Critics of the new Coldplay hit single ‘Hymn for the Weekend’ complain that it’s the old ‘Exotic India’ package in a new bottle – Holi, street kids, a cacophony of the usual sadhu-street performer combo.
Most critics don’t seem to have actually ‘heard’ the song – it’s about celebrating the intoxication of love
For those who haven’t really understood the lyrics (Coldplay songs are famed for needing a look at the lyrics sheet), the song is nothing spiritual, despite a first look indicating just that.
When Coldplay frontman Chris Martin first wrote 'Hymn for the weekend', it was a party anthem.
This is what band bassist Guy Berryman told the BBC: "It actually started off being quite a different vibe, this song… Chris was wanting to write a sort of party song. The words were 'Drinks on me, drinks on me.' And we said to him, 'You can't say that. You can't get away with that.' Then the whole story of the song changed…”
Isn’t this the kind of Make In India we can all enjoy?
It’s a song in the spectrum of joy, celebration and almost drunken abandon, something that no other festival but Holi symbolises for the world’s masses.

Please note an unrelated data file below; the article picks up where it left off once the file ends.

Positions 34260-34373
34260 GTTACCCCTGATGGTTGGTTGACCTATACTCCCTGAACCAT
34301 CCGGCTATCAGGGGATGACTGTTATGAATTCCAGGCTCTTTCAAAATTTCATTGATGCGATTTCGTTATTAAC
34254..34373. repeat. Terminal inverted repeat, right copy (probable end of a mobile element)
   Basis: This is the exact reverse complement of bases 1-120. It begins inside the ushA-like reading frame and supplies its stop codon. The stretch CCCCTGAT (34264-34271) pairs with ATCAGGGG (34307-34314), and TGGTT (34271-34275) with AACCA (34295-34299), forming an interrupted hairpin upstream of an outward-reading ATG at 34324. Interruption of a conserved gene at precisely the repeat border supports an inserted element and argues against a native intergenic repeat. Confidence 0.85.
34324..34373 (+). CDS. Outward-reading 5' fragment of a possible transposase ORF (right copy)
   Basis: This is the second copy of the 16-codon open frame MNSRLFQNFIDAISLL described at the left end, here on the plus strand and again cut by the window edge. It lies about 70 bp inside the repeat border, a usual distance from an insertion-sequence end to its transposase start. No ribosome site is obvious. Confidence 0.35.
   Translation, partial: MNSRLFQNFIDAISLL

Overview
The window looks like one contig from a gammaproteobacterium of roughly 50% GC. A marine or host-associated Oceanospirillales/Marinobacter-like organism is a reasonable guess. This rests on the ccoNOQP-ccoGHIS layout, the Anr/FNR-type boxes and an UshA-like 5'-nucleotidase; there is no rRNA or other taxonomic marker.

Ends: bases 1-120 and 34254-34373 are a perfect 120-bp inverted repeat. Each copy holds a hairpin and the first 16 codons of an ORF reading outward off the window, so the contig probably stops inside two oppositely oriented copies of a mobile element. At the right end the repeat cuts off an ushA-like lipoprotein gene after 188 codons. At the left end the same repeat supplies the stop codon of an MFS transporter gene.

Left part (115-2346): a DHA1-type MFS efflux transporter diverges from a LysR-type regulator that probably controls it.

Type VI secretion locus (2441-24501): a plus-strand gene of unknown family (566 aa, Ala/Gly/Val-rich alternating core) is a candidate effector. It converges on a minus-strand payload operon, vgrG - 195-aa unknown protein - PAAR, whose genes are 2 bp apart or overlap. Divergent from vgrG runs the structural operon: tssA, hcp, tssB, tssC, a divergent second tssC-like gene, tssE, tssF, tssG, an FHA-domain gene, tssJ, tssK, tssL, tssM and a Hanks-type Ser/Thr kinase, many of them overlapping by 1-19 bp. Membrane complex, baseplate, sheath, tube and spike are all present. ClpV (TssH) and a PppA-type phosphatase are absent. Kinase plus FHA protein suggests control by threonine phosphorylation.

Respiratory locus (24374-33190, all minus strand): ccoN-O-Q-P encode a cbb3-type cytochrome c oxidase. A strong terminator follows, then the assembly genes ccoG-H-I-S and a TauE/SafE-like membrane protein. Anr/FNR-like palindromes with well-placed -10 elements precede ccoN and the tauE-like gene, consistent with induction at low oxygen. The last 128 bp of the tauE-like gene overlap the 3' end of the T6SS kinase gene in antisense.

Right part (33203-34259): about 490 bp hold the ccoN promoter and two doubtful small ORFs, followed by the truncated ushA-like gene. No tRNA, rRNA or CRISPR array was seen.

What would we rather have? Images of privileged Indians dancing in nightclubs?
The song isn’t a “real India”, “We-are-a-superpower” advertisement – this is Coldplay’s own artistic interpretation. And do they make us look bad? No. This IS what Mumbai’s slums look like, and yet no one is looking filthy, underfed or unwell. Still better than ‘Slumdog Millionaire’ where the entire world laughed at our , which India somehow celebrated.
Why not celebrate ‘Hymn for the weekend’?
Here's a black American woman in a Bollywood avatar, something Indians shouting about progressiveness have never themselves seen before?
And turns out these critics are a minority – India LOVES the song
So do people who have a say in the whole Indian aesthetics business